The Democratic Republic of the Congo was the world’s eighth largest producer of copper in 2012. Getting it to market, however, requires a 2,200 mile journey by road. Scheduled talks between Congo and Angola railways might forge a way to make transporting copper faster and more efficient, according to a report in BusinessDayLive.
Decades ago, Angola’s Benguela railway line carried Congo’s copper. The civil war in Angola ended that in 1975, and the railway became unusable and in need of repair.
Angola’s Benguela line was recently refurbished, and representatives from the two countries plan to discuss how Congo might connect to the line and ship its copper to the Angolan port of Lobito.
Société Nationale des Chemins de Fer du Congo (SNCC) and Caminhos de Ferro de Benguela (CFB) in Angola will meet to work out a technical and operational plan for the transport, said state-owned SNCC director of finance and investment Patricia Nzondjou Nzeale.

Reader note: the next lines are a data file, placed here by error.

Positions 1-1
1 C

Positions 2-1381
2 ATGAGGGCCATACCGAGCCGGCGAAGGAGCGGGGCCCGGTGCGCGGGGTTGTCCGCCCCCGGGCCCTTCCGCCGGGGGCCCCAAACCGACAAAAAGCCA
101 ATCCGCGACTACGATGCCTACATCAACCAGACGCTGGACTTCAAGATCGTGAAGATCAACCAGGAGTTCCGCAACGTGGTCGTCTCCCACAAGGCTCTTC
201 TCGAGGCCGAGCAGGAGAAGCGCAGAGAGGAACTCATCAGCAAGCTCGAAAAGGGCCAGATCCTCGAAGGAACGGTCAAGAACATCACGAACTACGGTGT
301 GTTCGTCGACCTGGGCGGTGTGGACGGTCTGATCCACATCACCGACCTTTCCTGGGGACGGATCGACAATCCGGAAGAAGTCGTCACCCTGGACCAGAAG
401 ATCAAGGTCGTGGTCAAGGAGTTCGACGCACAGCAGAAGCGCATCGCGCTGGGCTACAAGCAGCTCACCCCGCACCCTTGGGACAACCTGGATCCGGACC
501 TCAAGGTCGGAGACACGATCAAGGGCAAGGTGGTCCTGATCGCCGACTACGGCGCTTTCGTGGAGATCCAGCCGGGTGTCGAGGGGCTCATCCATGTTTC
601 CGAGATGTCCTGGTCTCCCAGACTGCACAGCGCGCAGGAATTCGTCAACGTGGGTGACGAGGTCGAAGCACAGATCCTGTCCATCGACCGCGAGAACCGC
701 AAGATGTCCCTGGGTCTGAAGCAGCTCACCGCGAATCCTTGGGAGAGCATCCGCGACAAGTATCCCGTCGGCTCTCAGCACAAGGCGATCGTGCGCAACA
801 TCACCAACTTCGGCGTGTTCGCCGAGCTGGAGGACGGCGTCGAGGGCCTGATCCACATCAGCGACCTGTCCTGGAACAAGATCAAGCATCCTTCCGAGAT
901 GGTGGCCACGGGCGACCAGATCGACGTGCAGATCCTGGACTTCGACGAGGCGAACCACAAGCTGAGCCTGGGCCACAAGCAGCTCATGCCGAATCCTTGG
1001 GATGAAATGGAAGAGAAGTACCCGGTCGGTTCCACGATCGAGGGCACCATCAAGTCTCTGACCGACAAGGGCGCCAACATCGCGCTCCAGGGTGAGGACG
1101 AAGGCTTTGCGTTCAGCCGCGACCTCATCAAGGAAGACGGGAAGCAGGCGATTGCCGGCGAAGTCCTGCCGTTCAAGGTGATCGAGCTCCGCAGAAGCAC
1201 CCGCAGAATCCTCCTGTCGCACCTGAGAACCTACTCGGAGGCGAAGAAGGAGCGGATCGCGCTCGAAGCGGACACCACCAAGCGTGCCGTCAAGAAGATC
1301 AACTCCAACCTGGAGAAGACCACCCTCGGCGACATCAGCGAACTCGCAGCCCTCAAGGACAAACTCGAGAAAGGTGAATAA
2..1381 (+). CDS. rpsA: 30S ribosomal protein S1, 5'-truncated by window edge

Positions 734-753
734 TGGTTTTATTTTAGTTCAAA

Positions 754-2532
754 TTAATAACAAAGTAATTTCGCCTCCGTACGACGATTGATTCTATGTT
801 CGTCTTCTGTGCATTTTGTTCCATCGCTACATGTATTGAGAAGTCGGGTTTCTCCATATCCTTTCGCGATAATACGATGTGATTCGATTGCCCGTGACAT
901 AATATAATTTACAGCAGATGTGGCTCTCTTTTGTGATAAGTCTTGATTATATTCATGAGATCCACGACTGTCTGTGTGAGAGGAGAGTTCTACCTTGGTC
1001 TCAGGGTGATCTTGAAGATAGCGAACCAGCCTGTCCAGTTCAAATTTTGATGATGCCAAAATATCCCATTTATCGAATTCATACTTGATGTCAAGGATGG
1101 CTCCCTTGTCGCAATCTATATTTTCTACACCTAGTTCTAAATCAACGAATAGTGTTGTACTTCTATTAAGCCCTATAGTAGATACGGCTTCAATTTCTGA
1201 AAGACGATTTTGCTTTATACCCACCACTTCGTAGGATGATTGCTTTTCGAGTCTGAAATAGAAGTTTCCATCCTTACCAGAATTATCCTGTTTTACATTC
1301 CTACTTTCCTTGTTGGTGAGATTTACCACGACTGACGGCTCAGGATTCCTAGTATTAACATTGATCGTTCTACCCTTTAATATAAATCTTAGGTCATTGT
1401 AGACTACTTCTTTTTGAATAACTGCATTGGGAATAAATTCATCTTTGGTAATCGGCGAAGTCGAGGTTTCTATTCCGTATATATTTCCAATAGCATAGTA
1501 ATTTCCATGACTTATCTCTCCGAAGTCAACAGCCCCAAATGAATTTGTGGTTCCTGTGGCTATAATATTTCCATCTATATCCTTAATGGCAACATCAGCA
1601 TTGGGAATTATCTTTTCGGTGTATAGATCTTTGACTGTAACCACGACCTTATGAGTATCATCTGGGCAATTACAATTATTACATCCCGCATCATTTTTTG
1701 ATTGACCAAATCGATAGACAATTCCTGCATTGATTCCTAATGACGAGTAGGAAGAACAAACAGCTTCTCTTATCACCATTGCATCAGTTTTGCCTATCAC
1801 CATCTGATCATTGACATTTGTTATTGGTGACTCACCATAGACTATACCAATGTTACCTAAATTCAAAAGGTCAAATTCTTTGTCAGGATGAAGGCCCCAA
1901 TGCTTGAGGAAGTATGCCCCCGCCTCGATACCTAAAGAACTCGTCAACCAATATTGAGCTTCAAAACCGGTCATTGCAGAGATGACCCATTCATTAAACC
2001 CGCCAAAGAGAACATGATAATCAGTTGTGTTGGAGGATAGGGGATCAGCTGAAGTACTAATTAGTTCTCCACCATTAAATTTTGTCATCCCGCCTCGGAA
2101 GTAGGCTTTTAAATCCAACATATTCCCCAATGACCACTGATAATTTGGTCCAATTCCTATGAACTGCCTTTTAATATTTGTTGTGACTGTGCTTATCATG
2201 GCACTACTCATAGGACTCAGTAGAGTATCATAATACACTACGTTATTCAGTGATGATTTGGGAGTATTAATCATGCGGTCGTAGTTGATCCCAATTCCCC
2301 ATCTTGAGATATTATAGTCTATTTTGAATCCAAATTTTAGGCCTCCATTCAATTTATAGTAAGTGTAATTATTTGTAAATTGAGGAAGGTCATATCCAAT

“To move towards the opening of the Lobito corridor, a meeting is expected in the coming weeks between SNCC and CFB in order to define in the short term the minimal conditions of starting up,” Ms Nzeale said on Wednesday at a conference in Lubumbashi, Congo. A meeting between the SNCC and the miners is also planned, she said.
While Angola’s Benguela line is already operational, Congo still needs $204 million to complete their side, since the government withdrew its $200 planned investment to focus on ‘other priorities.’ World Bank is providing grants to cover the other remaining $280 million needed.
SNCC is seeking private investors to help with the financing. Meanwhile, they are looking into the purchase of materials and equipment.
Once work begins on the Congo side, it’s expected to take four to five years to complete.